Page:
By Pat Anson, Editor
The Centers for Disease Control and Prevention has launched a new awareness campaign to combat the abuse of prescription opioids, a marketing effort driven by surveys and focus groups that completely ignores the increasing role of heroin and illicit fentanyl in the nation’s overdose crisis.
The Rx Awareness campaign uses videos, online advertising, billboards, newspapers and radio ads designed to increase awareness “about the risks of prescription opioids and stop inappropriate use.” The campaign will initially run for 14 weeks in Ohio, Kentucky, Massachusetts, and New Mexico, with a broader release expected as additional states receive funding through CDC programs. No estimate of the cost of the campaign was released.
“The U.S. Department of Health and Human Services (HHS) is committed to using evidence-based methods to communicate targeted messages about the opioid crisis and prevent addiction and misuse in every way we can,” HHS Secretary Tom Price, MD, said in a statement.
But little "evidence" is actually presented in the Rx Awareness campaign, which primarily uses slogans and emotional, “real-life accounts” of people recovering from opioid addiction or who have lost loved ones to a prescription opioid overdose.
“Prescription opioids can be addictive and dangerous,” a woman says in an online banner ad.
“One prescription can be all it takes to lose everything,” a man says in another ad.
Although addictive behavior typically starts during adolescence, the Rx Awareness campaign is targeting adults aged 25-54 who have used prescription opioids at least once either medically or recreationally.
“We learned that adults between the ages of 45 and 54 had not yet been targeted by a broad-reaching campaign. This information was reinforced by surveillance data indicating that the population with the highest fatality rate from opioid overdoses was non-Hispanic white adults ages 45–54,” the CDC said in an unusually detailed explanation of the marketing research behind the campaign.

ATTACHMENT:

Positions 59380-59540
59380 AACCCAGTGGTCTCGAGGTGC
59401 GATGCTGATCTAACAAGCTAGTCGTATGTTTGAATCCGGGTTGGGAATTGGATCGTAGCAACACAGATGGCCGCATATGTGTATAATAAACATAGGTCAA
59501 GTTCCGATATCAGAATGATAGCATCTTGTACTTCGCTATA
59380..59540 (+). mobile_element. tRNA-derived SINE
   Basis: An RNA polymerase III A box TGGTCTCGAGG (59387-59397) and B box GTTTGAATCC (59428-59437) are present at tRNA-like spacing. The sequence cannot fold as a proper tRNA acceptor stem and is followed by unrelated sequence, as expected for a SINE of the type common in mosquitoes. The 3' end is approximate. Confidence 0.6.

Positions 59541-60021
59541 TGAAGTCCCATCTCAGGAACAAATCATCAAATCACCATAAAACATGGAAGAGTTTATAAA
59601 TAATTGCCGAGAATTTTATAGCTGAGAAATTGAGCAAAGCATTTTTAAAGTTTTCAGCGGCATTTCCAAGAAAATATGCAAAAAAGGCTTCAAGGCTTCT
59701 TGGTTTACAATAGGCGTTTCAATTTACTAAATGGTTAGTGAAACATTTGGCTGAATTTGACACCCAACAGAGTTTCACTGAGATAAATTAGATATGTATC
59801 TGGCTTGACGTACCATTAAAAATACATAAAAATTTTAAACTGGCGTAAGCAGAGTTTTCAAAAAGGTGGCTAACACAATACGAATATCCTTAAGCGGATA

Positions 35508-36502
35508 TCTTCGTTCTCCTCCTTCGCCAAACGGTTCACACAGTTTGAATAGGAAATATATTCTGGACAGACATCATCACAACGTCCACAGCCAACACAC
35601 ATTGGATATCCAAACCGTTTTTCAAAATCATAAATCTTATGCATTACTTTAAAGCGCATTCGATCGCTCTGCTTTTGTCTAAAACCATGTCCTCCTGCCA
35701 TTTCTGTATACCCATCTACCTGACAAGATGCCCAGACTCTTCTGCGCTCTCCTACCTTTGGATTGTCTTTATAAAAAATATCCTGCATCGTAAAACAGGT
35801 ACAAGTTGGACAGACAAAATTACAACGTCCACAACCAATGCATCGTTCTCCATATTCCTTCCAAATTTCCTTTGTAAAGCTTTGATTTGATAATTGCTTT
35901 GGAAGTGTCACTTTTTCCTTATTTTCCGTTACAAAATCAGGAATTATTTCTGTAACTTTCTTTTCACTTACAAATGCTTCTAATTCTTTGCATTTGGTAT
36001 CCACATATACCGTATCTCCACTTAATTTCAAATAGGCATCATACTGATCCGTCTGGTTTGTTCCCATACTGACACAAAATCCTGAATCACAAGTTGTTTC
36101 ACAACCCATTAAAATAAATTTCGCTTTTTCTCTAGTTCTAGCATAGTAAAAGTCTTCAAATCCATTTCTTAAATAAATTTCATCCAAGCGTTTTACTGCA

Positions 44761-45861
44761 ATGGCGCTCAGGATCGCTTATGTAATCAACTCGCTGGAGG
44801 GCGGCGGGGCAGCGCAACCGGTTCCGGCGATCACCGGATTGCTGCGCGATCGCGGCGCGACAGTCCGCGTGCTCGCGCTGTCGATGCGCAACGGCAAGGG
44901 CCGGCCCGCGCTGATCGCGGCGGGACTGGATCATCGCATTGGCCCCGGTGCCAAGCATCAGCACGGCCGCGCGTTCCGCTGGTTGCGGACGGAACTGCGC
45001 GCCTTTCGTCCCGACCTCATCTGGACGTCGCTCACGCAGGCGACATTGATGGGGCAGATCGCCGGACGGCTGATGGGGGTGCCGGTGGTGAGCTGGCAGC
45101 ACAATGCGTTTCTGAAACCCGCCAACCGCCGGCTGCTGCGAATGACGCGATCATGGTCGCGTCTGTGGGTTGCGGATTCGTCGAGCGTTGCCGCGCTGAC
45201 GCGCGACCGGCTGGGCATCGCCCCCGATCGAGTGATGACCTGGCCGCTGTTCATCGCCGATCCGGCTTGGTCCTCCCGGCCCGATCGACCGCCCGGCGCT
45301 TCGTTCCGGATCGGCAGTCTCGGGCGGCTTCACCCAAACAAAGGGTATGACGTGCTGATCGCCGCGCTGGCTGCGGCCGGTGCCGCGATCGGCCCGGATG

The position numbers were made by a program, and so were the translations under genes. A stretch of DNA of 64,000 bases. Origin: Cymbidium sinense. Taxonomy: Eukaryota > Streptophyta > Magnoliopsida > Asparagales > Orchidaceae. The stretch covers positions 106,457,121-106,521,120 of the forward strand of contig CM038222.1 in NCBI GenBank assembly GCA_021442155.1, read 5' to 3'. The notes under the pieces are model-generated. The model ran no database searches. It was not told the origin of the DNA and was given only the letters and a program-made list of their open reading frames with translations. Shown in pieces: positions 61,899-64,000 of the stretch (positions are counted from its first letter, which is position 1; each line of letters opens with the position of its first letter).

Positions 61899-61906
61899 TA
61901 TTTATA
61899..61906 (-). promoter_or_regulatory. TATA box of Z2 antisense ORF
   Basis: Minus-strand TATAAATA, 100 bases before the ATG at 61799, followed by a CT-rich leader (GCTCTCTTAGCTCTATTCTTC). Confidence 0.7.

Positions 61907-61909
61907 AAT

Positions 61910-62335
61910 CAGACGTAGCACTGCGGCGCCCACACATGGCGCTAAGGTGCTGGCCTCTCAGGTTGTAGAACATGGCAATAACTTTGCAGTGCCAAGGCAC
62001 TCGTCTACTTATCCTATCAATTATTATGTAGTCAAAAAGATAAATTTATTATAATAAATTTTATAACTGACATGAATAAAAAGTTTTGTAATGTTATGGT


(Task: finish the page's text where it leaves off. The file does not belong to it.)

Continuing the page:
“We also found a need for communication efforts to deliver primary prevention messages to younger audiences ages 25–35, who are less likely to experience chronic pain but may be exposed to opioids for other reasons, such as having a sports injury or undergoing a dental procedure.”
The four states initially being targeted all have soaring rates of opioid overdoses, but in recent years most of the deaths have been linked to heroin and illicit fentanyl, not prescription opioids.
The latest report from the Massachusetts Department of Public Health, for example, shows prescription opioids were involved in only 15 percent of opioid-related overdose deaths in the state during the first quarter of 2017. Fentanyl was involved in 81 percent of the Massachusetts deaths and heroin in 39 percent of them.
But fentanyl and heroin are not even addressed in the Rx Awareness campaign, because the CDC didn't want to risk “diluting” its primary message.
“The campaign does not include messages about heroin. Specificity is a best practice in communication, and the Rx Awareness campaign messaging focuses on the critical issue of prescription opioids. Given the broad target audience, focusing on prescription opioids avoids diluting the campaign messaging. Heroin is a related topic that also needs formative research and message testing,” the CDC said.
One of the video testimonials featured in the campaign is the story of Steve Rummler, a Minnesota man with chronic back pain who became addicted to painkillers. Rummler died of a heroin overdose at the age of 43.
His mother Judy, who appears in the video, founded the non-profit Steve Rummler Hope Foundation, an anti-opioid activist group. The Rummler foundation is the “fiscal sponsor” of Physicians for Responsible Opioid Prescribing (PROP), a designation that allows PROP to collect tax deductible donations using the foundation’s non-profit status. PROP founder Andrew Kolodny, MD, is listed as a member of the Rummler foundation's medical advisory committee, as is PROP President Jane Ballantyne, MD.
The CDC said it developed the videos and other campaign material using a “mixed-method design integrating data from in-depth interviews and a quasi-experimental, one-group retrospective post-then-pretest (RPTP) survey was used to assess target audiences’ responses to campaign messages.”
In the other words, the campaign is driven by marketing research -- not Secretary Price's "evidence-based methods." The CDC said most participants in focus groups thought the campaign material was "attention grabbing, believable and meaningful." Many also said they would share the video testimonials with others.
“This campaign is part of CDC’s continued support for states on the frontlines of the opioid overdose epidemic,” said CDC Director Brenda Fitzgerald, MD. “These heartbreaking stories of the devastation brought on by opioid abuse have the potential to open eyes – and save lives.”